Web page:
HOLMGREN: Time for another Magi title
In Moorhead, Minn., Howard Theige is keeping tabs on the Minot High football team’s thrilling playoff run.
He wants the Magicians to end their 34-year state title drought as much as anybody.
Theige, 78, knows exactly what it feels like to end a dry spell like that.
From 1967-83, Theige coached Minot. In 1980, his team ended a 39-year title drought by knocking off Shanley 30-7 in the Class A championship game.
“It certainly was a big thrill,” said Theige, a retired school teacher. “For the fellas that played on that team, whenever they have a class reunion, there’s always a lot of talk about that game. They can remember it very well. It isn’t something that you forget.”
One fella that played on that team remains a big, big part of the program: 10th-year coach Barry Holmen, a senior that year.
“He was my quarterback, he was my punter, he was my placekicker, he was my field-goal kicker,” Theige said. “He was probably my best safety man, but we didn’t dare play him on defense because we didn’t have anybody to back him up (at quarterback).”
The Magicians will play Fargo Davies on Friday in their first Dakota Bowl appearance since 2006.
Minot is 4-10 all-time in state championship games, losing four times since 1980.
As a whole, Minot hasn’t won a state title in a team sport without an individual component (i.e. football, volleyball, soccer, basketball, hockey, baseball, softball) since 2006, when the boys soccer team accomplished that feat with a 2-1 overtime win against Grand Forks Central.
Beating Davies to end multiple droughts would only make a Dakota Bowl win that much sweeter.
“If you can manage to find that win, every single person on your team gets to hang onto that for the rest of their life,” said Holmen, recollecting his experience. “They’re state champions in football. That’s a pretty cool thing to be able to tell your kids and grandkids down the road.”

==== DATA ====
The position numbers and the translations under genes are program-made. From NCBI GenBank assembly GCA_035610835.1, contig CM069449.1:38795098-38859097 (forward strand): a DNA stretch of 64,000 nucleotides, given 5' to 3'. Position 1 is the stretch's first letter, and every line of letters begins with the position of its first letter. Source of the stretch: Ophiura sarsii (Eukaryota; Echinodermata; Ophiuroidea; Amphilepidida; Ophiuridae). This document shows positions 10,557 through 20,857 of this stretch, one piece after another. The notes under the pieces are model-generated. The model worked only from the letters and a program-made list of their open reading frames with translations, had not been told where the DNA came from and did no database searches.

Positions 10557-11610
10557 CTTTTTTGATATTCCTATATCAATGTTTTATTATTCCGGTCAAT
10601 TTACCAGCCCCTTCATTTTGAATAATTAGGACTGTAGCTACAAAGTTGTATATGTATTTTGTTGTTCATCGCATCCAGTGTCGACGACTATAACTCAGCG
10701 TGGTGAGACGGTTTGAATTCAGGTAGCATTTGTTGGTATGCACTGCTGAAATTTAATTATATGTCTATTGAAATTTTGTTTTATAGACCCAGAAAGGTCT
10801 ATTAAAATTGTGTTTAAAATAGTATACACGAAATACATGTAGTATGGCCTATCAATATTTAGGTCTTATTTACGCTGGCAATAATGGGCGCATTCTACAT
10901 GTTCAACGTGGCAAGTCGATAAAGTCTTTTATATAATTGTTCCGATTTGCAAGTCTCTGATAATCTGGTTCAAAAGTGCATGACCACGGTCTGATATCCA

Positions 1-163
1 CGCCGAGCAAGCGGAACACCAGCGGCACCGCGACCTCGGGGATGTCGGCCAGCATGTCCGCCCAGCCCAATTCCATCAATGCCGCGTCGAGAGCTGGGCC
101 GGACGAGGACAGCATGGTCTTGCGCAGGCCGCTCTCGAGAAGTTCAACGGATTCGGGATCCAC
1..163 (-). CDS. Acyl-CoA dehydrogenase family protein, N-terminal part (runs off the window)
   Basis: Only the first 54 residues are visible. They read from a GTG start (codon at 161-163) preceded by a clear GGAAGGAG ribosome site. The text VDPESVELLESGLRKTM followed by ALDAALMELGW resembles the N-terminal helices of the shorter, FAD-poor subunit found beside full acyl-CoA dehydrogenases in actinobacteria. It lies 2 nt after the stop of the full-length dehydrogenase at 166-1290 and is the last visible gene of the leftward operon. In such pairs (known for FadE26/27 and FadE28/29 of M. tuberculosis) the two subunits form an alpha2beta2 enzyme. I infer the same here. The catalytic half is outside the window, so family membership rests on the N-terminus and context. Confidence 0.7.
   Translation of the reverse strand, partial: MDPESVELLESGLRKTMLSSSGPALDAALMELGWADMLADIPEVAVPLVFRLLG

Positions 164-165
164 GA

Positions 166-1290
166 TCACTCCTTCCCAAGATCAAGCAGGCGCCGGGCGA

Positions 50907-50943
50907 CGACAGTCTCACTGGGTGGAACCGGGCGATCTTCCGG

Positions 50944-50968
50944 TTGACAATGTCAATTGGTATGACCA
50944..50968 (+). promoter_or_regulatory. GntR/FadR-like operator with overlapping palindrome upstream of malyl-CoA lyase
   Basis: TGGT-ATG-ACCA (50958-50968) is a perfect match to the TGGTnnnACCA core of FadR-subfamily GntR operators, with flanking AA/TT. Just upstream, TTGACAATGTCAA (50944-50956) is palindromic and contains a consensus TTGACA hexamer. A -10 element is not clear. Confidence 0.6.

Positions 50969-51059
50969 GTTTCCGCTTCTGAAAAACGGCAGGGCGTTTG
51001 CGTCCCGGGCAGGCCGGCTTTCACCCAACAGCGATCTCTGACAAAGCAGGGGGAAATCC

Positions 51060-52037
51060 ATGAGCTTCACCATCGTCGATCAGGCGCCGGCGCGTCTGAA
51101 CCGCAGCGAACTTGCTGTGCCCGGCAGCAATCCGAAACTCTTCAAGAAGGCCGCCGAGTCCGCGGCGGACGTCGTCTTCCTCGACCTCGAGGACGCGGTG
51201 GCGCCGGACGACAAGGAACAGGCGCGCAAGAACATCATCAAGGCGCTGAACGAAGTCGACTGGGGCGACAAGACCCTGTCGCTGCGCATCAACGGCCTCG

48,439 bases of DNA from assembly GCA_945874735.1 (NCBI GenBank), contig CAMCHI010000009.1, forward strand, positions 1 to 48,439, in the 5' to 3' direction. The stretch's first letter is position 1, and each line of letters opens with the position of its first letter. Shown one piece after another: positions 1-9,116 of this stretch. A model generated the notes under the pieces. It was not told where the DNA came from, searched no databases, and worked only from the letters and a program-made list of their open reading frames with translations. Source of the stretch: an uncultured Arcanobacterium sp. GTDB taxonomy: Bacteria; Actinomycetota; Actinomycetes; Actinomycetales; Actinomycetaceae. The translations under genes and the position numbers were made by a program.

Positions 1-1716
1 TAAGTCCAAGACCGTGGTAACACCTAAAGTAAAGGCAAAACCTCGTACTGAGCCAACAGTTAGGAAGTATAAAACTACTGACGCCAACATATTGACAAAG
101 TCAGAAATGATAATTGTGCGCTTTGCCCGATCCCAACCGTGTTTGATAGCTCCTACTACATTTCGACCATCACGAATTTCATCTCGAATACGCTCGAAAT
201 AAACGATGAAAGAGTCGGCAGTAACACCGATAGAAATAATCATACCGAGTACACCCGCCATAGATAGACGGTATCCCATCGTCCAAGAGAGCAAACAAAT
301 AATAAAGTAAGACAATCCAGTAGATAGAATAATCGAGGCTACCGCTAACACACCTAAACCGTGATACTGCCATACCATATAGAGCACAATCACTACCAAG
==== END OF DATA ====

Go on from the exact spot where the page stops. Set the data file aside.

Reaching the state championship has been a roller coaster for Minot.
At one point, the Magicians were saddled with a 3-3 record and in danger of missing the playoffs altogether. But in their four straight wins since then – not allowing a point in the second half of any game during that span – they’re a different team.
Unranked in the final Class AAA state media poll, Minot went on the road and knocked off No. 3 West Fargo and No. 1 Bismarck to open the playoffs.
“I’ve never seen a turnabout like that ever. That’s huge,” said Theige, who moved from Minot in 2006 to be closer to his three children.
“That’s difficult to do, to get kids believing that they can win after getting beat 50-14,” he added, noting Minot’s regular-season loss to the Demons.
Theige can’t help but draw some parallels between this group of Magicians and his bunch from 1980.
Early in that season, Shanley edged Minot 22-10.
This year, on Sept. 5, Davies also dealt the Magicians a 12-point loss, 25-13, at Duane Carlson Stadium.
“We played Shanley again in the championship game and we had one of those turnaround games,” Theige said. “I think we beat them 30-7. There’s some similarities between 1980 and this year because Minot High has played Davies. I’m looking for them to turn that score around.”
Holmen, as modest as ever, said he hasn’t spent much time thinking 34 years into the past. He said his mind is focused on the task at hand.
But if there’s anyone who deserves to end that dry spell, it’s Holmen. It’s the guy who snapped a 39-year drought as a player. It’s the guy who’s never lived away from Minot. The one whose son, Jacob, a freshman long snapper at the University of North Dakota, wants to follow in his footsteps and coach the Magicians one day.
“Minot High’s always been special to me,” Holmen said. “… I can bleed maroon and gold pretty easily. It truly is a family.”
Theige’s son, Mike, rushed for two touchdowns in that 1980 state championship. Now residing in Las Vegas, he called up his dad wondering how he’ll be able to keep tabs on the game.
“Of course, he can get it on his computer so he’s going to be watching the game,” Theige said.
Theige hopes to make the trek to Grand Forks, but that will depend on the weather.
Like his son, one way or another, he’ll be rooting for the Magicians.
“Barry’s done a wonderful job; he and the rest of his staff have,” Theige said. “The players have done a wonderful job. I certainly wish them the best of luck on Friday.”